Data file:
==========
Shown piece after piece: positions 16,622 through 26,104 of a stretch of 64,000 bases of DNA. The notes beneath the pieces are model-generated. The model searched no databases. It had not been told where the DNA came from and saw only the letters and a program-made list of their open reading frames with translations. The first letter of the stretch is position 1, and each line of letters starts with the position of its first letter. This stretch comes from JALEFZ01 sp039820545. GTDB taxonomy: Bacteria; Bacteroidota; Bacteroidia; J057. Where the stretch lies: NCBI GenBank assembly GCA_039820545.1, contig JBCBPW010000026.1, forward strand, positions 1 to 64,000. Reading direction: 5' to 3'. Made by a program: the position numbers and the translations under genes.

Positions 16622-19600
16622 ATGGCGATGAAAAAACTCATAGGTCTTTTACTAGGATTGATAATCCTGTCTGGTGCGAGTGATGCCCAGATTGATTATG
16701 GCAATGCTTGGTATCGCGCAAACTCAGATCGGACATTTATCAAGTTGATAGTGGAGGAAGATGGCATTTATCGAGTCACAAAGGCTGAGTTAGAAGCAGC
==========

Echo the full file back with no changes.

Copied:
Shown piece after piece: positions 16,622 through 26,104 of a stretch of 64,000 bases of DNA. The notes beneath the pieces are model-generated. The model searched no databases. It had not been told where the DNA came from and saw only the letters and a program-made list of their open reading frames with translations. The first letter of the stretch is position 1, and each line of letters starts with the position of its first letter. This stretch comes from JALEFZ01 sp039820545. GTDB taxonomy: Bacteria; Bacteroidota; Bacteroidia; J057. Where the stretch lies: NCBI GenBank assembly GCA_039820545.1, contig JBCBPW010000026.1, forward strand, positions 1 to 64,000. Reading direction: 5' to 3'. Made by a program: the position numbers and the translations under genes.

Positions 16622-19600
16622 ATGGCGATGAAAAAACTCATAGGTCTTTTACTAGGATTGATAATCCTGTCTGGTGCGAGTGATGCCCAGATTGATTATG
16701 GCAATGCTTGGTATCGCGCAAACTCAGATCGGACATTTATCAAGTTGATAGTGGAGGAAGATGGCATTTATCGAGTCACAAAGGCTGAGTTAGAAGCAGC